Derrida’s Flair

Research in Phenomenology 40 (2):219-242 (2010)

Authors
Michael Naas
DePaul University
Abstract
This essay traces the history of Jacques Derrida's engagement with the question of the animal and the methodology Derrida follows in his 2008 The Animal That Therefore I Am . As Derrida demonstrates, the history of philosophy is marked from its inception by an attempt to draw a single, indivisible line between humans and all other animals by attributing some capacity to humans (e.g., language, culture, mourning, a relationship to death) and denying it to animals. Derrida thus begins by questioning the supposed fact that animals do not have such and such a capacity or attribute but then quickly turns to questioning the principle by which philosophers have claimed that humans do . In all his work on the animal, therefore, Derrida questions the confidence with which humans attribute certain capacities to themselves while denying them to animals, all in the name of a pervasive and yet repressed violence against the animal world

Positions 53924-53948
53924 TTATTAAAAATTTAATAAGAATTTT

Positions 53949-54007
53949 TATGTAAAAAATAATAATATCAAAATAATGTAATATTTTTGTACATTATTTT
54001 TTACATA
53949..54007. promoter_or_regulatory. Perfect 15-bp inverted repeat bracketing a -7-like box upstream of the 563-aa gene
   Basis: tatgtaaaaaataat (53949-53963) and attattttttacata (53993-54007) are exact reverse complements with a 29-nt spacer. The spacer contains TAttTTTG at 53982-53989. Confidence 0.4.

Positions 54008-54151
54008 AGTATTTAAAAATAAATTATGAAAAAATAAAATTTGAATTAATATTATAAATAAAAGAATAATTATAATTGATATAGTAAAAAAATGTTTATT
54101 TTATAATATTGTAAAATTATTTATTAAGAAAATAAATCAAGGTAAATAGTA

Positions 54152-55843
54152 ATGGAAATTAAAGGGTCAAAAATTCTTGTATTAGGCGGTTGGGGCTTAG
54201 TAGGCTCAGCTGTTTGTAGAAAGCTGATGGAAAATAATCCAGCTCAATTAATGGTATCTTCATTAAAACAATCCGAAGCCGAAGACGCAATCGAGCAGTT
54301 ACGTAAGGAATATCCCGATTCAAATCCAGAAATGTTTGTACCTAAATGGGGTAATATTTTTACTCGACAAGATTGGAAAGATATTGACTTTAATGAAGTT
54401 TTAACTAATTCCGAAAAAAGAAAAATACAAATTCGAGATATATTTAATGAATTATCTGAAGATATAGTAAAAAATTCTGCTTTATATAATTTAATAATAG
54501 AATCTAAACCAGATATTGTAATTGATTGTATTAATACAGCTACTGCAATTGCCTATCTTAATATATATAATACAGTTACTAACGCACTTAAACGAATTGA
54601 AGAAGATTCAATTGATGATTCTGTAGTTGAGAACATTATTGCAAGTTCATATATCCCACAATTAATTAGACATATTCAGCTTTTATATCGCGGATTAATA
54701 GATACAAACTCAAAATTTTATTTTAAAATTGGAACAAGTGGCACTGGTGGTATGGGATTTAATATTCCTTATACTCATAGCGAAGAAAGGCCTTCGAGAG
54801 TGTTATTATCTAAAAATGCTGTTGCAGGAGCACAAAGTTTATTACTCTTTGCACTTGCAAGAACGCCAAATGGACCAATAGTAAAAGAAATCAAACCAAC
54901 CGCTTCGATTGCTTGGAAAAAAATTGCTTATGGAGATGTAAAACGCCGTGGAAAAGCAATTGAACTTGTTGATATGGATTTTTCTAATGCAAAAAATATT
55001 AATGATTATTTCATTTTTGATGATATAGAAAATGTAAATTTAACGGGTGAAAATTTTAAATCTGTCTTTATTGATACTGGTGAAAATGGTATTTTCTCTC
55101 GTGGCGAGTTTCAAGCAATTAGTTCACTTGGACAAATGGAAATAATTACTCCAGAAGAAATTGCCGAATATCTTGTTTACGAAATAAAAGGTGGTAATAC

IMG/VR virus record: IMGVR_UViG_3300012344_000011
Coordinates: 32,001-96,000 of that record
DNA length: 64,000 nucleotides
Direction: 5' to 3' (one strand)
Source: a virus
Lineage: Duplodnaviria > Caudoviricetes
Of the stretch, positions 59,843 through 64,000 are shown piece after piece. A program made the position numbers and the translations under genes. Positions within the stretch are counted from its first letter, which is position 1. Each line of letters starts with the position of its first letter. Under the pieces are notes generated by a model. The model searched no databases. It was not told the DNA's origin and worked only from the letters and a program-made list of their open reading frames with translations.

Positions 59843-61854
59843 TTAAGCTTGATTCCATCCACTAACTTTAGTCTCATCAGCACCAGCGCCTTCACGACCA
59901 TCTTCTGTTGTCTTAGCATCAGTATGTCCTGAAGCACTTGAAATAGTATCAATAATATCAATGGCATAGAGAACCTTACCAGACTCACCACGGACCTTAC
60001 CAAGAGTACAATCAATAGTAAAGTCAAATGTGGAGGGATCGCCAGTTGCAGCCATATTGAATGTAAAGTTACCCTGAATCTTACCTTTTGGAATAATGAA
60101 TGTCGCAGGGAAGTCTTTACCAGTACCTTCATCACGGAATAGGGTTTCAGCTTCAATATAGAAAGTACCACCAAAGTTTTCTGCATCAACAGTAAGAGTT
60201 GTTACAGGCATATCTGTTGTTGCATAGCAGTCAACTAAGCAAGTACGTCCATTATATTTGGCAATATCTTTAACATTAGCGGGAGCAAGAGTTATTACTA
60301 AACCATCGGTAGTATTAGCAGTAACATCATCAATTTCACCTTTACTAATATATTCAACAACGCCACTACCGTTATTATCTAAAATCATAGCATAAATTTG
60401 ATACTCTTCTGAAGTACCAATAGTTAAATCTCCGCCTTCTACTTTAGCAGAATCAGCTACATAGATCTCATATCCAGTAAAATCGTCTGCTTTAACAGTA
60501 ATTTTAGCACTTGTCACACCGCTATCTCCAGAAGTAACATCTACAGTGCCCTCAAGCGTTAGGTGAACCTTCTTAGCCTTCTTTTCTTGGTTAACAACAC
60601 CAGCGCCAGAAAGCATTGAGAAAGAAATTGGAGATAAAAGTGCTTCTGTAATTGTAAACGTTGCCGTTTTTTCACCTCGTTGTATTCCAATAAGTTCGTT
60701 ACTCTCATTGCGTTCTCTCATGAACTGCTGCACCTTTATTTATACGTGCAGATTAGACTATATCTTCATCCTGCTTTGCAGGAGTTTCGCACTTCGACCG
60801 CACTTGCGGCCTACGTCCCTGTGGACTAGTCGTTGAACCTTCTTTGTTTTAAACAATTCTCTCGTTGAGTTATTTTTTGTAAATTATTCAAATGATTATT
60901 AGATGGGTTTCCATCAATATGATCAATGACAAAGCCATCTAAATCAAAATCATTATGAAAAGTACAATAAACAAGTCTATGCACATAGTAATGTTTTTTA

Keywords animals   Jacques Derrida   deconstruction   logocentrism
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Reprint years 2011
DOI 10.1163/156916410x509931
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